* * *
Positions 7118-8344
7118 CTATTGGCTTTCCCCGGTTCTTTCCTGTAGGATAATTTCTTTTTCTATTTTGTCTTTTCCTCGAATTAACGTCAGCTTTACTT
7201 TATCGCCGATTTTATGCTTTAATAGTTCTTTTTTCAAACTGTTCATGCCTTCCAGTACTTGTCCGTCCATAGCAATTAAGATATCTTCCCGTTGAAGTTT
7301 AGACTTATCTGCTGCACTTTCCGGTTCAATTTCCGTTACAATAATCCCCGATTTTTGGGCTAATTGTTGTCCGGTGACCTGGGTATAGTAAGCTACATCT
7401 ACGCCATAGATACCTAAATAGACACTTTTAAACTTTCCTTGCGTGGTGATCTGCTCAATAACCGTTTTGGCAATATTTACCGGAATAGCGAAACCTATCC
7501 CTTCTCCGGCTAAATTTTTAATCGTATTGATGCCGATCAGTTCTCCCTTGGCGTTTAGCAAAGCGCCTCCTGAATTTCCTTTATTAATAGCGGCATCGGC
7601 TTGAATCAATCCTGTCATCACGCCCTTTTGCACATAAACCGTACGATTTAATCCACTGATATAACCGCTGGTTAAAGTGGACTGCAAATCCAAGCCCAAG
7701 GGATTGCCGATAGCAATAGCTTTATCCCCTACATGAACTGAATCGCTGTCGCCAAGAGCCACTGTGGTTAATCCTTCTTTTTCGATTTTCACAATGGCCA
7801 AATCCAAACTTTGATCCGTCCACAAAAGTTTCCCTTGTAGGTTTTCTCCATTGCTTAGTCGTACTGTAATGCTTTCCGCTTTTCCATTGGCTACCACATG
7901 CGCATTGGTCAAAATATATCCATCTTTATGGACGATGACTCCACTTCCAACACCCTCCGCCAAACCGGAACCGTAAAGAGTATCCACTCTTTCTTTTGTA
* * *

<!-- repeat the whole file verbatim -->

Positions 7118-8344
7118 CTATTGGCTTTCCCCGGTTCTTTCCTGTAGGATAATTTCTTTTTCTATTTTGTCTTTTCCTCGAATTAACGTCAGCTTTACTT
7201 TATCGCCGATTTTATGCTTTAATAGTTCTTTTTTCAAACTGTTCATGCCTTCCAGTACTTGTCCGTCCATAGCAATTAAGATATCTTCCCGTTGAAGTTT
7301 AGACTTATCTGCTGCACTTTCCGGTTCAATTTCCGTTACAATAATCCCCGATTTTTGGGCTAATTGTTGTCCGGTGACCTGGGTATAGTAAGCTACATCT
7401 ACGCCATAGATACCTAAATAGACACTTTTAAACTTTCCTTGCGTGGTGATCTGCTCAATAACCGTTTTGGCAATATTTACCGGAATAGCGAAACCTATCC
7501 CTTCTCCGGCTAAATTTTTAATCGTATTGATGCCGATCAGTTCTCCCTTGGCGTTTAGCAAAGCGCCTCCTGAATTTCCTTTATTAATAGCGGCATCGGC
7601 TTGAATCAATCCTGTCATCACGCCCTTTTGCACATAAACCGTACGATTTAATCCACTGATATAACCGCTGGTTAAAGTGGACTGCAAATCCAAGCCCAAG
7701 GGATTGCCGATAGCAATAGCTTTATCCCCTACATGAACTGAATCGCTGTCGCCAAGAGCCACTGTGGTTAATCCTTCTTTTTCGATTTTCACAATGGCCA
7801 AATCCAAACTTTGATCCGTCCACAAAAGTTTCCCTTGTAGGTTTTCTCCATTGCTTAGTCGTACTGTAATGCTTTCCGCTTTTCCATTGGCTACCACATG
7901 CGCATTGGTCAAAATATATCCATCTTTATGGACGATGACTCCACTTCCAACACCCTCCGCCAAACCGGAACCGTAAAGAGTATCCACTCTTTCTTTTGTA